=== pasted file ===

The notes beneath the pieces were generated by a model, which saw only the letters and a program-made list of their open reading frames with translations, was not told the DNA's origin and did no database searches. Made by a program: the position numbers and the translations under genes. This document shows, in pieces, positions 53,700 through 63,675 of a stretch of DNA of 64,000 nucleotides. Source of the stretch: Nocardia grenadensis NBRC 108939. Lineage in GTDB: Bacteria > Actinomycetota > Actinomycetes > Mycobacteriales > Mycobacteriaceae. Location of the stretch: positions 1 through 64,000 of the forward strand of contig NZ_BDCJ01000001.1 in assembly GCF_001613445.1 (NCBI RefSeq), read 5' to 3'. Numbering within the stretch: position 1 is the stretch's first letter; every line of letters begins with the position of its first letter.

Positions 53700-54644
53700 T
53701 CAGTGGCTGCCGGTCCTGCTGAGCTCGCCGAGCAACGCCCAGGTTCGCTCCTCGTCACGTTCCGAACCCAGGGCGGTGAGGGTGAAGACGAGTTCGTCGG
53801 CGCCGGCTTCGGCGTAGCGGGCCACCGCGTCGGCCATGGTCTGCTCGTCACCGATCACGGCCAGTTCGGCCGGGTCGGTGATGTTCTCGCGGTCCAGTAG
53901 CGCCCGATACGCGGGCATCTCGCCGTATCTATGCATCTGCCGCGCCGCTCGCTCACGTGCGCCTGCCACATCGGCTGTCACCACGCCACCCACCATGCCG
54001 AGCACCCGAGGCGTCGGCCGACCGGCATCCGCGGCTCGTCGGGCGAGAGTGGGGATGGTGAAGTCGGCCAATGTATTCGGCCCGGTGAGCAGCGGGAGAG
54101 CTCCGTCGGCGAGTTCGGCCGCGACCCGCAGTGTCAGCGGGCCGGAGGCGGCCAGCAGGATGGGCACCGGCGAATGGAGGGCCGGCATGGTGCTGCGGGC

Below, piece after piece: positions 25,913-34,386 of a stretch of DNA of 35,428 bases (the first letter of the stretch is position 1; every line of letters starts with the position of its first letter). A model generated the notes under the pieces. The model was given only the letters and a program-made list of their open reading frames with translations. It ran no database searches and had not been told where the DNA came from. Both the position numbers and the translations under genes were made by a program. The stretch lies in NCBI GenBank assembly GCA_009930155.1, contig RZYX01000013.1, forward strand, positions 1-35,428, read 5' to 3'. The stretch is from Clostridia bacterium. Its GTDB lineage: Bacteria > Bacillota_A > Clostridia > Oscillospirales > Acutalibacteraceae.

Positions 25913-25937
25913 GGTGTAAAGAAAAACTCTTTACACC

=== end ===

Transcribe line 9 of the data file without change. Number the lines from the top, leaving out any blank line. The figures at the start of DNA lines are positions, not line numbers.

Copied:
Below, piece after piece: positions 25,913-34,386 of a stretch of DNA of 35,428 bases (the first letter of the stretch is position 1; every line of letters starts with the position of its first letter). A model generated the notes under the pieces. The model was given only the letters and a program-made list of their open reading frames with translations. It ran no database searches and had not been told where the DNA came from. Both the position numbers and the translations under genes were made by a program. The stretch lies in NCBI GenBank assembly GCA_009930155.1, contig RZYX01000013.1, forward strand, positions 1-35,428, read 5' to 3'. The stretch is from Clostridia bacterium. Its GTDB lineage: Bacteria > Bacillota_A > Clostridia > Oscillospirales > Acutalibacteraceae.